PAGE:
(This article belongs to the Special Issue Using Total Worker Health to Advance Worker Health and Safety)
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Open AccessArticle New Burnout Evaluation Model Based on the Brief Burnout Questionnaire: Psychometric Properties for Nursing
Int. J. Environ. Res. Public Health 2018, 15(12), 2718; https://doi.org/10.3390/ijerph15122718
Received: 19 November 2018 / Revised: 28 November 2018 / Accepted: 30 November 2018 / Published: 2 December 2018
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Abstract
Health care personnel are considered one of the worker sectors most exposed to heavier workloads and work stress. One of the consequences associated with the exposure to chronic stress is the development of burnout syndrome. Given that evaluating this syndrome requires addressing the
[...] Read more.
Health care personnel are considered one of the worker sectors most exposed to heavier workloads and work stress. One of the consequences associated with the exposure to chronic stress is the development of burnout syndrome. Given that evaluating this syndrome requires addressing the context in which they are to be used, the purpose of this work was to analyze the psychometric properties and structure of the Burnout Brief Questionnaire (CBB), and to propose a more suitable version for its application to health professionals, and more specifically nurses. The final study sample was made up of 1236 working nursing professionals. An exploratory factorial analysis was carried out and a new model was proposed through a confirmatory factorial analysis. Thus, validation of the CBB questionnaire for nursing health care personnel showed an adequate discrimination of the items and a high internal consistency of the scale. With respect to the factorial analysis, four factors were extracted from the revised model. Specifically, these new factors, called job dissatisfaction, social climate, personal impact, and motivational abandonment, showed an adequate index of adjustment. Thus, the Brief Burnout Questionnaire Revised for nursing staff has favorable psychometric properties, and this model can be applied to all health care professionals. Full article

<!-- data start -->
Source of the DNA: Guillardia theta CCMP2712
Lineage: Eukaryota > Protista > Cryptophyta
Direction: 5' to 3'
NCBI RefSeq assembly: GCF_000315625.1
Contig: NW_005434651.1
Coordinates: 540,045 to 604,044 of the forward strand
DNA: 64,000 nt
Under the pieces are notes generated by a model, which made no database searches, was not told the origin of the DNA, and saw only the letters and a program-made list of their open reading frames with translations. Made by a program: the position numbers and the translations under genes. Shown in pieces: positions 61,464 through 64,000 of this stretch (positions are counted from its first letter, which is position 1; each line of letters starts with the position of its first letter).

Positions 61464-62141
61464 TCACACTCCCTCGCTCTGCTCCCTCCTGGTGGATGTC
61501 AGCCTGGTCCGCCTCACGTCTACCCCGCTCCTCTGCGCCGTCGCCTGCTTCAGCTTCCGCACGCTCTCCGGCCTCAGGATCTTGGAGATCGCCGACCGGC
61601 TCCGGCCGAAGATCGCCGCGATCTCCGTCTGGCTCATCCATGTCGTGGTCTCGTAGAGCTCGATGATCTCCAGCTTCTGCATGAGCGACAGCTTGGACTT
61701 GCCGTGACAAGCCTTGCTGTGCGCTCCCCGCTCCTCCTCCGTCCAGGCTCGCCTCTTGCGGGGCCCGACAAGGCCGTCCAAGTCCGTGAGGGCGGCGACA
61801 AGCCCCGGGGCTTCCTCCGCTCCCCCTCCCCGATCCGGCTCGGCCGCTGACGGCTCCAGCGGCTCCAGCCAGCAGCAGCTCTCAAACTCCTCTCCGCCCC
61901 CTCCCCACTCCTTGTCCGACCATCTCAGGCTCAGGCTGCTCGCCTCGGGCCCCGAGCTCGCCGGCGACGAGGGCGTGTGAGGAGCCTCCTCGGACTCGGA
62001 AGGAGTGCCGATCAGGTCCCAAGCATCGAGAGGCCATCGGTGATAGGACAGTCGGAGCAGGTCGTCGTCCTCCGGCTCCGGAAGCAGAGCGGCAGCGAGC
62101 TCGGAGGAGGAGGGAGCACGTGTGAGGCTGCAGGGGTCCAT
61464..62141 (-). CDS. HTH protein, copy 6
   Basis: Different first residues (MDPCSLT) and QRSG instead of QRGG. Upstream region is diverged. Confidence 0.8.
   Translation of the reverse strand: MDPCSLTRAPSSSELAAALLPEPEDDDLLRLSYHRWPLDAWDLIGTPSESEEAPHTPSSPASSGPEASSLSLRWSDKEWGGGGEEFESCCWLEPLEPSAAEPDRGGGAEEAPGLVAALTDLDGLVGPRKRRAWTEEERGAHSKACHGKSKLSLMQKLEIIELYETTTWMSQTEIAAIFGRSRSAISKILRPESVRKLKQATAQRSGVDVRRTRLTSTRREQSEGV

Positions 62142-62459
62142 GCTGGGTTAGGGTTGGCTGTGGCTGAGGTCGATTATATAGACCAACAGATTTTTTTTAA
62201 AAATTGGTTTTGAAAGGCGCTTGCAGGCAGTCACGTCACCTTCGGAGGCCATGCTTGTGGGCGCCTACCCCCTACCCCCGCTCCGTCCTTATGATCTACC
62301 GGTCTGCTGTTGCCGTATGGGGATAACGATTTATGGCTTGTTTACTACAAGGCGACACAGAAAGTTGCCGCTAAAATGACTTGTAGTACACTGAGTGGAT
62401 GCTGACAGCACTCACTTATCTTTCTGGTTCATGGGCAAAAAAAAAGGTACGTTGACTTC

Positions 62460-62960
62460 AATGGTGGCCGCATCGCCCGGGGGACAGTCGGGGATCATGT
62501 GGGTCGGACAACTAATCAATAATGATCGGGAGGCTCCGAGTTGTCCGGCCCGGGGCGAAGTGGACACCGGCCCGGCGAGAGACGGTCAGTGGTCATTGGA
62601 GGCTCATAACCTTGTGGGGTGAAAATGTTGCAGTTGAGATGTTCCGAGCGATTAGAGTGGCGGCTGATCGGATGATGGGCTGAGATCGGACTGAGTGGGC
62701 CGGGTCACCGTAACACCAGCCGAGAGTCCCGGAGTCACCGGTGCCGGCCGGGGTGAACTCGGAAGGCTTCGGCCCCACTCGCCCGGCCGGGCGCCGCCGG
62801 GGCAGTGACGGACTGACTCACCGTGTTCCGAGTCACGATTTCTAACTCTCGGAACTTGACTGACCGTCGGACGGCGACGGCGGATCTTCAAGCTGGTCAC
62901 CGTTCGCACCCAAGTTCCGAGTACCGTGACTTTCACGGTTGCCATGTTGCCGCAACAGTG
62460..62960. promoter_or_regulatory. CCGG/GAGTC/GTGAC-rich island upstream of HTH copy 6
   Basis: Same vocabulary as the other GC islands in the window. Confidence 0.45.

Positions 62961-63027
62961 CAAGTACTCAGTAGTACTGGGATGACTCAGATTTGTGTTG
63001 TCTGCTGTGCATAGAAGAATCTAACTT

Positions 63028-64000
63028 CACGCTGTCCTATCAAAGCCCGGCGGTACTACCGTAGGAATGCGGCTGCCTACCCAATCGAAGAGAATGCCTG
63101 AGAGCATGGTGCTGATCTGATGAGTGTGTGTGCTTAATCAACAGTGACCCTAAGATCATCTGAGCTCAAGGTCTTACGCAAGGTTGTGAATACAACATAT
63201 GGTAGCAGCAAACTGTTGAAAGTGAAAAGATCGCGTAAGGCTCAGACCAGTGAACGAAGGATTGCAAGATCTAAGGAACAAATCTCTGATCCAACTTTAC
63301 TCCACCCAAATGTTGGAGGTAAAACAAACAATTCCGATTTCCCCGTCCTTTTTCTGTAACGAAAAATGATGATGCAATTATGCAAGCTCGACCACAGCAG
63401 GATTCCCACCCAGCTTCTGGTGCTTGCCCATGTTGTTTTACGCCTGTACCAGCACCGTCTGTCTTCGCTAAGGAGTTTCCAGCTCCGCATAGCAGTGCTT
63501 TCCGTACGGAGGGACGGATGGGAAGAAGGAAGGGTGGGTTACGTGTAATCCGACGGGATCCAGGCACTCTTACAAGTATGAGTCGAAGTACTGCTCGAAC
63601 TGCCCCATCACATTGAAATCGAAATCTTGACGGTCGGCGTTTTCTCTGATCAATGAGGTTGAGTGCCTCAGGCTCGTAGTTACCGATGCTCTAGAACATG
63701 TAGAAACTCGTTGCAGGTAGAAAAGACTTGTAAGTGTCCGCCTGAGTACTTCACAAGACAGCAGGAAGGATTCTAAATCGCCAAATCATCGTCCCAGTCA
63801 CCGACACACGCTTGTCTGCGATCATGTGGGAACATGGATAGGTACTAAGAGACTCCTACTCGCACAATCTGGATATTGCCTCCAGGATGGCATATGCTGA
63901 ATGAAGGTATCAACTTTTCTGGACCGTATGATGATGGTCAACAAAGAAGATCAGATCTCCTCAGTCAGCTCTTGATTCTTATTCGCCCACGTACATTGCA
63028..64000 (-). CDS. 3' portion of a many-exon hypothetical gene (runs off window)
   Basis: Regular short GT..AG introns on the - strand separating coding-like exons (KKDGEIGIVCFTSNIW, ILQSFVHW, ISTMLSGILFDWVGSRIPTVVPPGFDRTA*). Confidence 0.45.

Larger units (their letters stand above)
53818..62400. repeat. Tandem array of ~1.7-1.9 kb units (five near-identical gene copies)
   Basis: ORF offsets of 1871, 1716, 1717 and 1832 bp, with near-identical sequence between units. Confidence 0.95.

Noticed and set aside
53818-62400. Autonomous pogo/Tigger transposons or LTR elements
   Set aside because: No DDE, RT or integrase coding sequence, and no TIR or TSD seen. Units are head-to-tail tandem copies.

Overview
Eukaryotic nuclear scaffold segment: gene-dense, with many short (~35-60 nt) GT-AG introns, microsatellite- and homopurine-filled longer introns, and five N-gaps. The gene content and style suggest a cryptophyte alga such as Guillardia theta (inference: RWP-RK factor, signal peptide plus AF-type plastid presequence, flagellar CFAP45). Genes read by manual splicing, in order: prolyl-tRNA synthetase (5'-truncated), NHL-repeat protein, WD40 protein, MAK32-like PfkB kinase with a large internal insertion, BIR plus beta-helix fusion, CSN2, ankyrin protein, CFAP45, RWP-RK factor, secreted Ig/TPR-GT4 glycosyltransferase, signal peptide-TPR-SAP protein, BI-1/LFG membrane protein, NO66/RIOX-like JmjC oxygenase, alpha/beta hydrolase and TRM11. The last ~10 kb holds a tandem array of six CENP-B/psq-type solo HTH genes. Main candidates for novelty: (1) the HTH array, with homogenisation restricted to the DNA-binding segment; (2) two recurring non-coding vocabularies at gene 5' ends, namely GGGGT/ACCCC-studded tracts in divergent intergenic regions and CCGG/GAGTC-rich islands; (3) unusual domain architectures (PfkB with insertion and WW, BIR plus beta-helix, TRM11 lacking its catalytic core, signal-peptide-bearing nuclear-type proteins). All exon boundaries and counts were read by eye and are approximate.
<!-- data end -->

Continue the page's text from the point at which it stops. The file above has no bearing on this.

(This article belongs to the Special Issue Using Total Worker Health to Advance Worker Health and Safety)
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Open AccessArticle Moral or Dirty Leadership: A Qualitative Study on How Juniors Are Managed in Dutch Consultancies
Int. J. Environ. Res. Public Health 2018, 15(11), 2506; https://doi.org/10.3390/ijerph15112506
Received: 4 October 2018 / Revised: 2 November 2018 / Accepted: 7 November 2018 / Published: 9 November 2018
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Abstract
Professional service firms in Western Europe have a reputation for putting huge pressures on their junior employees, resulting in very long work hours, and as a consequence health risks. This study explores moral leadership as a possible response to the stigma of such
[...] Read more.
Professional service firms in Western Europe have a reputation for putting huge pressures on their junior employees, resulting in very long work hours, and as a consequence health risks. This study explores moral leadership as a possible response to the stigma of such dirty leadership. We conducted semi-structured interviews with 12 consultant managers and with each one of their juniors, and found that managers put several pressures on their juniors; these pressures bring high levels of stress, lowered wellbeing and burnout. Society considers such a pressuring leadership style morally dirty. To counteract the experience of being seen as morally dirty, we found that consultant managers were normalizing such criticisms as commonly assumed in dirty work literature. However, they also employed several moral leadership tactics to counteract the negative consequences criticized in society. However, in addition to the well-known individual-level tactics, consultant managers and their juniors also reported moral leadership support at the organizational level, like institutionalized performance talks after every project, trainings, specific criteria for hiring juniors, and policies to recognize and compliment high performance. Still, we cannot conclude these moral leadership approaches are moral by definition. They can be used in an instrumental way as well, to further push performance. Full article
(This article belongs to the Special Issue Using Total Worker Health to Advance Worker Health and Safety)
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Open AccessArticle Effect of a Job Demand-Control-Social Support Model on Accounting Professionals’ Health Perception